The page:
Dammit Jeb Kinnison you made me break my “OH SHIT” button. Badly. Where am I supposed to find another one this time of year? It's all your fault. Seriously. And honestly, have you ever ridden public transportation? Have you ever missed your stop and had to do extra walking on tired feet because you couldn't wait to see what was next? Your latest book, Shrivers: The Substrate Wars 3 had me hanging on every word. It's hard to watch out of a window to see how close I am to my stop when my nose is stuck in an e-reader.
Seriously folks, this is a good one. Fans of the site (both of you) will remember that I have reviewed both of the first two books in the series, The Red Queen and Nemo's World and enjoyed them both but this is easily the best of the three. Once again we see the fight against Big Government and a crackdown on the dirty little guy, this time on an existential level. It's not even about a human government anymore. This one is all about the fight of humanity to survive against a force that is regulating the substrate. If you don't know what the substrate is, it's because you haven't read the first two books and that is a mistake you need to fix quickly. The links are listed below.
As a fan of Science Fiction and Fantasy, one of my favorite things is an epic plot and an existential threat. Kinnison got both of those into this book in spades. The Red Queen was about a renegade group of students rebelling against oppression. That's good stuff. Nemo's World was about setting up a government and what to do with dangerous criminals. It was a lot of fun as well. This one is not just bigger than either, it's bigger than both put together. The impressive part about the whole thing is really about how well Kinnison humanizes it though.
The previous cast of characters is all still here and they're all doing their thing. Some are perhaps a bit older, wiser and more mature but things tend to work that way in real life so that's hardly surprising. What is incredibly surprising is the inclusion of a young girl on whom the fate of the entire human race depends. Whether she is up to the challenge or not... well... read the book. I don't do spoilers. I will say that she gets put into her position because she is a unique young lady and that the decision is not made by a human being. Humans have friends among those who would try to kill them. And that's one of the things that I really, really enjoyed about this book.
Look, I'm okay with a cardboard villain if it fits the story. Battle: Los Angeles was a good movie that pretty much went "The bad guys are here to steal water and they're going to kill us all to get it," and left things at that. This book is not that way. Kinnison's villains are every bit as much motivated as they are dangerous and they have very clear motivations that MAKE SENSE. I get the fact that alien reasoning may not always be obvious to a human mind, especially given the fact the motivations of a person from another human culture can be opaque at times. Still, the enemy, known as the First because they were the first culture to discover the substrate, is looking to perpetuate their own existence against anyone they see as a threat. New species are, to them, a threat to take up the space they need to live. The Shrivers that Kinnison named his book after are their method of doing so. Nuclear annihilation awaits those that aren't unique and impressive enough.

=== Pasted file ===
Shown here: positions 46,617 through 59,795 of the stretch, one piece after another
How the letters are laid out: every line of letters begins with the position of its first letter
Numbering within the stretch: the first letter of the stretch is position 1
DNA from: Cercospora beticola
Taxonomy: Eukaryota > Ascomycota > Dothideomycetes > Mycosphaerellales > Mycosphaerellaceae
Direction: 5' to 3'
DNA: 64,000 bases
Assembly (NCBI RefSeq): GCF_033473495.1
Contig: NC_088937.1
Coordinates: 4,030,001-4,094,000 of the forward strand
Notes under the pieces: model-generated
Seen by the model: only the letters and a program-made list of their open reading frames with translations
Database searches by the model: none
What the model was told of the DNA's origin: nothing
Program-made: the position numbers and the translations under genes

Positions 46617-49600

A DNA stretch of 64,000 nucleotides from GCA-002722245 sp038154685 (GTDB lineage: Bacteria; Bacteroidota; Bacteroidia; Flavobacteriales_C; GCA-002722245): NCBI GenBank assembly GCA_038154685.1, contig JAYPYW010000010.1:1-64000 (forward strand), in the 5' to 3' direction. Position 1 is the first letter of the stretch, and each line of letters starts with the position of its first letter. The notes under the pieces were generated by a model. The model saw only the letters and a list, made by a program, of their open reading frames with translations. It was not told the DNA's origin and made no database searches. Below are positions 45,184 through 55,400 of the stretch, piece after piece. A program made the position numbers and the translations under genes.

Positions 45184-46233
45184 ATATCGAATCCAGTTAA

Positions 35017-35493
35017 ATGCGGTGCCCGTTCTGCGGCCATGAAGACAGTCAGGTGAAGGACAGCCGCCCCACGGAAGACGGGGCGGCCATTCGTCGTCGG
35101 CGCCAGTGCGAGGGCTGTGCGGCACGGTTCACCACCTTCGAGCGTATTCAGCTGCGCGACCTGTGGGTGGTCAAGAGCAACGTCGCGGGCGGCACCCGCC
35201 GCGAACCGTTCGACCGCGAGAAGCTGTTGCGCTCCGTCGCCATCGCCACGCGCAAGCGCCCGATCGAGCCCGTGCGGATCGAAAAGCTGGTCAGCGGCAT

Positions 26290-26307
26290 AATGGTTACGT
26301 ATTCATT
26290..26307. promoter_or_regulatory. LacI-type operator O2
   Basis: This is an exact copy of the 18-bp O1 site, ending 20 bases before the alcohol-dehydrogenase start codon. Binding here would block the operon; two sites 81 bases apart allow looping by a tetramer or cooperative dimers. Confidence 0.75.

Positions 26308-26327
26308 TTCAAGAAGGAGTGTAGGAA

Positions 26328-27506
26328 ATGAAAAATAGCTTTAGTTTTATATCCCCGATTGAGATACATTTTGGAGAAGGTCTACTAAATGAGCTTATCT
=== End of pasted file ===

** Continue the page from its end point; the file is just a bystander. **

I have to admit that I was a bit skeptical about the ability of anyone to wipe out an enemy that has access to the substrate when I first read about it. That lasted until I had read a little further. It turns out that there is a fairly simple way to mess with a computer program (a virus) and that a society who has had access to the substrate for billions of years is better at using it than we would be. Go figure. It works here though because it's so familiar. I had missed the possibility but the reasoning was sound and it made the story easy to follow.
This tome cooks from beginning to end. It just doesn't let up. Problems come up and are solved just in time to set up the next round of problems. I wonder if perhaps Kinnison didn't run out of mountains to drop on his character and decide to start using meteors instead. After all, they're plentiful and require less lift. Things go from bad to worse to OH SHIT and pretty much stay there until the last page or two when my least favorite character shows up. I don't know why Cliff Hanger is such a popular guy but I'd like to break all of his teeth. Then again, at least this means we'll be getting another sequel and that's a good thing.
The politics of the story drift a bit in the work as well. At first it was a plucky bunch of kids rebelling against an overreaching government. Then it was those kids a few years later finding a way to turn things into a government in which everyone has a say. Those were impressive. But now things are shifting a bit. Control of the substrate is control over the future or humanity and its use is restricted to just a few people who are planning to pass that control on to their children. This has potential to lead to a government even more repressive than the one they overthrew. So far they haven't gone down that road but the possibility to do so is certainly there. If Kinnison will steer his series away from that eventuality. If he does so it will be interesting to see how he pulls it off. So I'm waiting (im)patiently for the sequel to see what comes next.
Bottom Line: 4.75 out of 5 Micro Black Holes
Shrivers: The Substrate Wars 3
Self Published, 2015
The books in the trilogy are available at the link below: